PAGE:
01/04/2014 09:16 am ET Updated Dec 06, 2017

Pope Francis vs. Pope Benedict's First One Hundred Speeches: A Data Analysis


Pope Benedict's unexpected resignation was one of the biggest religion stories of 2013, but the surprises didn't end there for the Catholic Church. Pope Francis' short papacy has already captured the world's attention in the span of less than a year, as the humble pontiff's direct statements and pastoral manner shifted the tone of the Church in an unprecedented way.

Though Pope Francis and the Pope Emeritus occupied the same office, they brought different strengths to the seat of power, and their unique approaches become clear when comparing their first one hundred speeches as Pope to each other.

Data journalist Chris Walker conducted a word frequency analysis on the first hundred speeches of Pope Francis and Pope Benedict to get a visual representation of their priorities.

pope francis pope benedict

Walker analyzed word frequencies in Pope Francis' first 104 speeches from March 2013 to November 2013, and in Pope Benedict's first 102 speeches between April 2005 and November 2005, only using official speeches with English translations.

Larger words denote higher frequencies of use, and Walker removed the top five words used by both popes in order to better discern differences between the remaining words. Those five words were "God, Jesus, Lord, Christ, and Church."

Though both Pope Francis and Pope Benedict used many of the same common words in their speeches, their differences become much more apparent when examining the words that each Pope emphasized. Words appearing in the word cloud below were used at least 50% more often when compared to the other Pope.


Walker told The Huffington Post, "I wanted to see how Francis' anti-capitalist, anti-consumerist worldview took shape in his first hundred speeches as pope."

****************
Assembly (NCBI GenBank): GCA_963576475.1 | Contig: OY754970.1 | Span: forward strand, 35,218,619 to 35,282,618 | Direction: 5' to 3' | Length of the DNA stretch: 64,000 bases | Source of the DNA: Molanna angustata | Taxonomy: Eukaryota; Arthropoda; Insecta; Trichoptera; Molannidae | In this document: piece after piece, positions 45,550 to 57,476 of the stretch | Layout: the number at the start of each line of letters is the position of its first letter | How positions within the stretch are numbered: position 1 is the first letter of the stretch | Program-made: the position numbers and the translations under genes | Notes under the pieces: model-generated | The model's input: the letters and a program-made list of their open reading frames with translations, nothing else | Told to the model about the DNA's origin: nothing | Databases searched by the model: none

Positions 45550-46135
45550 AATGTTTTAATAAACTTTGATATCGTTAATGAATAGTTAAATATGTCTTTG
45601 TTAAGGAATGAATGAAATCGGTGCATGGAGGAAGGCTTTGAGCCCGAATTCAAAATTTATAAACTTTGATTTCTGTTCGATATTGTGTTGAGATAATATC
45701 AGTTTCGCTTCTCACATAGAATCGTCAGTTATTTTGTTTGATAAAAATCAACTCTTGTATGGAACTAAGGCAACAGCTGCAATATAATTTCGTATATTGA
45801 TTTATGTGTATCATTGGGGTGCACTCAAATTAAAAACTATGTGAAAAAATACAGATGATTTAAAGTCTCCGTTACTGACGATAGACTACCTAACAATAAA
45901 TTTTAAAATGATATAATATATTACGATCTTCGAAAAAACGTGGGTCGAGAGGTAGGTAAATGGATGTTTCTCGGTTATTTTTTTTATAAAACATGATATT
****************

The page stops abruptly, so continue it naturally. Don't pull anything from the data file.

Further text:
His website says:

Francis clearly emphasized poverty and poor far more. Interestingly, he also invoked the words cross, courage, and flesh far more than his predecessor did. This suggests he referred in his speeches far more often to the example and sacrifice of Jesus. Importantly, Francis also emphasized women much more than Benedict XVI.

Benedict XVI’s language showed emphasis on more terms relevant to the Catholic Church as an institution: apostolic, apostles, priests, ecclesial, diocese, parish, etc. He also used more words indicating the formal address of a diplomat; the words cordial and cordially stick out, as well as collaboration and country.

All this suggests that from the start of his papacy, Francis has focused on speaking directly to the world’s 1.2 billion Catholics. He does not emphasize the importance of the Church as an institution. With simple language, he emphasizes the need for Catholics to follow the example of Jesus, to serve people who have been marginalized by the world, and especially the many poor who he sees as excluded from the global economy.

Indeed, one of the pope's first quotes upon his election was "Oh, how I would like a poor Church, and for the poor." Formerly known as Jorge Mario Bergoglio, he took the name of St. Francis of Assisi, who is a symbol of peace, austerity, and poverty.



Popes Benedict and Francis